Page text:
Happy Birthday Tiffany & Co.


On this day in 1837, Tiffany and Co. was founded by Charles Lewis Tiffany. In honor of this American jewelry icon I thought we would celebrate with a few beautiful pieces that are part of the MET museum's (Metropolitan Museum of Art) collection in New York. 

Tiffany & Co. (1837–present) ca. 1890. Made in New York, New York, United States. Gold, diamond, and enamel. Photo courtesy of the MET Museum.

"Related to the extraordinary enameled orchids displayed by Tiffany & Company at the 1889 Exposition Universelle in Paris, this flower pin with a textured gold stem and diamond-set leaves is enhanced by a single diamond dewdrop set amid the realistically rendered purple enamel petals. The gentle arc of its stem and the naturalistic blossom reflect the Art Nouveau style, which inspired jewelers toward the end of the century. The enameled orchids were designed by Paulding Farnham (1859–1927) and were exhibited at Tiffany's New York showroom prior to their departure for Paris. The New York Sun reported on March 17, 1889, that the jewels attracted more attention "than any flower show, display of orchids, or any other of nature's beauty ever brought together in this city."

Louis Comfort Tiffany (American, New York 1848–1933 New York). ca. 1904. Gold, silver, platinum, black opals, boulder opals, demantoid garnets, rubies, enamel. Photo courtesy of the MET Museum.


"After Charles Lewis Tiffany, founder of Tiffany & Company, died in 1902, his son Louis Tiffany was able to pursue artistic jewelry without reticence. He began working on this pursuit in 1902 to prepare himself for the St. Louis fair of 1904, where he exhibited twenty-seven pieces of jewelry. Tiffany Furnaces initially produced the jewelry, but after 1907 Tiffany & Company acquired Louis's artistic jewelry department. This hair ornament is one of the most extraordinary pieces of Tiffany's surviving jewelry, incorporating a remarkably realistic rendering of two dragonflies resting on two dandelion seedballs. Tiffany designed the hair ornament for Louisine W. Havemeyer, who, with her husband Henry Osborne Havemeyer were among Tiffany's most enlightened and devoted patrons. The hair ornament was known only from archival photographs in the collection of the Tiffany & Company Archives until Louisine's great-granddaughter brought it to the Museum's attention. The piece epitomizes his earliest jewelry designs, which were based directly on modest forms in nature, such as field flowers and wild fruit, as well as his affinity for enameling and semiprecious stones with unusual colors. The dragonflies rest on dandelion seedballs, one of which is shown partially blown away, underscoring the fragility of nature. Highly skilled artisans conveyed the transparency of the insects' wings through delicate metalwork filigree. The temporal quality is revealed in the subject: dragonflies rest in one place for mere seconds before flitting away; dandelions disperse into thousands of airborne seeds with the gentlest of breezes."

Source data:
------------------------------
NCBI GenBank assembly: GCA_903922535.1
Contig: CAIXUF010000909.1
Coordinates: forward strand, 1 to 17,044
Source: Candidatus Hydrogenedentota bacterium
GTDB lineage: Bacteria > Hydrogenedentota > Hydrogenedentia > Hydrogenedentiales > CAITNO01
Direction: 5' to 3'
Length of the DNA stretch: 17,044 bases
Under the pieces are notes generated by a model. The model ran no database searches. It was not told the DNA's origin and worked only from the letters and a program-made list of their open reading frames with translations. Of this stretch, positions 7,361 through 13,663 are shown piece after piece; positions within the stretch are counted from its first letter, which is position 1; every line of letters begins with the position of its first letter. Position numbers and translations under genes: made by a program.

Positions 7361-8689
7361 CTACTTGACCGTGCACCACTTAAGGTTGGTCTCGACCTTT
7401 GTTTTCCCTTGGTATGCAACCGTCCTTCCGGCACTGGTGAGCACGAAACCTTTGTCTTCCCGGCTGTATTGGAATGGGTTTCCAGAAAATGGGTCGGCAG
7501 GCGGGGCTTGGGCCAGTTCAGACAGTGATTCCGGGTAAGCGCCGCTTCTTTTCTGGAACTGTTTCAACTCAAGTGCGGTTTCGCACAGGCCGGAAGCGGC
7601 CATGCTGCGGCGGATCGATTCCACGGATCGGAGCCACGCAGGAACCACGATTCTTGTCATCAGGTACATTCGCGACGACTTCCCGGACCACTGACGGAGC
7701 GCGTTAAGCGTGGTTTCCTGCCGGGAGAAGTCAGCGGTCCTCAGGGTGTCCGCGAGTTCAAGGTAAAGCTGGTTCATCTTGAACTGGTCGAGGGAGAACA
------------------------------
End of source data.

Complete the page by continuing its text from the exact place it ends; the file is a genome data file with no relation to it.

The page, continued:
Louis Comfort Tiffany (American, New York 1848–1933 New York)
Date: ca. 1904. Opals, gold, enamel. Photo Courtesy of the MET Museum.

"This necklace, composed of grape clusters and leaves, is one of the earliest known examples of jewelry designed by Louis Comfort Tiffany. Tiny black opals represent the clusters of fruit, and finely executed enameling in shades of green on gold forms the delicate leaves. Opals appealed to Tiffany for their fiery glow, reminiscent of his vases in Favrile glass. The asymmetry of the design and its organic shapes are entirely in keeping with his passion for natural forms. This necklace was among the twenty-seven pieces that Tiffany made for the Louisiana Purchase Exposition in Saint Louis in 1904. It has been altered twice since its original conception, first by the addition of grape clusters on either side of the central pendant and later by the addition of a double bar-link chain. These changes were probably overseen by Tiffany himself, who is believed to have presented the necklace to his nurse and later companion, Sarah E. Hanley."

The MET Museum